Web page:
I've found a few instances where people have used CNC cutters with a diamond drag bit to help score the glass, and a few industrial glass cutting applications of similar to stained glass size items, but no real start to finish projects.
This is an interesting industrial example as they were able to produce a stained glass piece that is made almost entirely from curved pieces (a near impossibility with traditional scoring and breaking) - https://semyx.com/solutions/waterjet-applications/glass/
Industrial waterjet glass cutting: https://www.youtube.com/watch?v=a_qMKKwvzz8
I was a little surprised when I read this because it means the people at my local makerspace are magicians. There are tons of examples of curved stained glass as well as a lot of howtos on how to do it. The came glasswork page on wikipedia is full of stained glass with curves: https://en.wikipedia.org/wiki/Came_glasswork
What am I missing?
That said, I can see how a CNC approach could help with the speed of the process; shallow/simple curves are easy enough to do reliably, but deeper, more complex, and significantly concave curves require additional effort and planning, potentially a lot of manual work with grozing pilers to break out a concavity, and additional grinding to finish out the shape.
So being able to turn a machine process to some of those cuts would save a lot of manual effort and potentially get you right up to the final polish-grind stage in one go, which certainly sounds attractive for some kinds of design.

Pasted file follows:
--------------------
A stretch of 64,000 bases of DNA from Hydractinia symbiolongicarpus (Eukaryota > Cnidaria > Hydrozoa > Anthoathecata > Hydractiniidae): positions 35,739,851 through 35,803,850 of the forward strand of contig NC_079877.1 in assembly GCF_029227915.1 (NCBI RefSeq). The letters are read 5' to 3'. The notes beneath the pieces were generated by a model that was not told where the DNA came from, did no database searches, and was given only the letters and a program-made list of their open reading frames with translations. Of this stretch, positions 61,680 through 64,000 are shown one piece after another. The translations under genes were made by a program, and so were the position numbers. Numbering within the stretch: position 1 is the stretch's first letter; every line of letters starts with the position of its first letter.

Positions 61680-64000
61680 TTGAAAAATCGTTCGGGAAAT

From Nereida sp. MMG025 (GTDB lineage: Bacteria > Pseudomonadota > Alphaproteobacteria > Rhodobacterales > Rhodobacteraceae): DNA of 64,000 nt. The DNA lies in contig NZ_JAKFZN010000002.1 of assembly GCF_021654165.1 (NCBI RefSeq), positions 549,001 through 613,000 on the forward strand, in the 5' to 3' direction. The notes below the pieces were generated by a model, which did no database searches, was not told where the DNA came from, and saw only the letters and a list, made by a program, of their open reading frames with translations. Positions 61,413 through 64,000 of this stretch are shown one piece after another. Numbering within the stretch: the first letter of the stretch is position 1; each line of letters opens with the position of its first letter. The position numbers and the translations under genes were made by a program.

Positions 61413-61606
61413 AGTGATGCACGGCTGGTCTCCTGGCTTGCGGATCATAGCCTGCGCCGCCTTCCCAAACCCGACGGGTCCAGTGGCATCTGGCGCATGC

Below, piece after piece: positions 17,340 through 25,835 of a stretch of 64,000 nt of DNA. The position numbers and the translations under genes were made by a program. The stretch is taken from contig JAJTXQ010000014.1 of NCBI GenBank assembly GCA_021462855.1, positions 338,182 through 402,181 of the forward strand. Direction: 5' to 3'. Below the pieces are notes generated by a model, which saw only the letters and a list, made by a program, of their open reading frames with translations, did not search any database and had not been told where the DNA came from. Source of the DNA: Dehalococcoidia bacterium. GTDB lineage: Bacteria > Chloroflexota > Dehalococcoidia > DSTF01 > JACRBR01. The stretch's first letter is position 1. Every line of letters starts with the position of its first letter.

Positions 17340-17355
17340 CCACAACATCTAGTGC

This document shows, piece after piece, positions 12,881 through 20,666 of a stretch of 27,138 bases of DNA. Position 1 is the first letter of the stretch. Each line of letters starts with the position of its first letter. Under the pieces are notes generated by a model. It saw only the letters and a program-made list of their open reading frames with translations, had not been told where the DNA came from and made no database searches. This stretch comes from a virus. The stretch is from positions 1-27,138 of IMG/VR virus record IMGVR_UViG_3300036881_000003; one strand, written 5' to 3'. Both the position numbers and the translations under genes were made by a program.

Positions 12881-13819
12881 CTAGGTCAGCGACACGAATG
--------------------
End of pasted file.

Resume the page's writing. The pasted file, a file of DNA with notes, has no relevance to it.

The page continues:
But easy-looking is also a product of writing it up after the fact, and learning under good instruction; it was still a solid 20+ hours of work with a fair amount of cursing and bits of messing up and redoing stuff.
In any case, whether or not I caught on quicker than average, the process itself feels very accessible to me. I can recommend giving it a shot a lot more readily than I'd have guessed before I tried it myself.
The grinder I used is a pretty simple unit with a water reservoir tray under the grill that keeps the bit wet via a sponge feeder; probably about $100 new, used bargains if you go looking, but, yeah, water feed of some sort is key to the grinding working well on glass.
The material is absolutely amazing and we still don’t know everything about it.
(See readme for a rendering)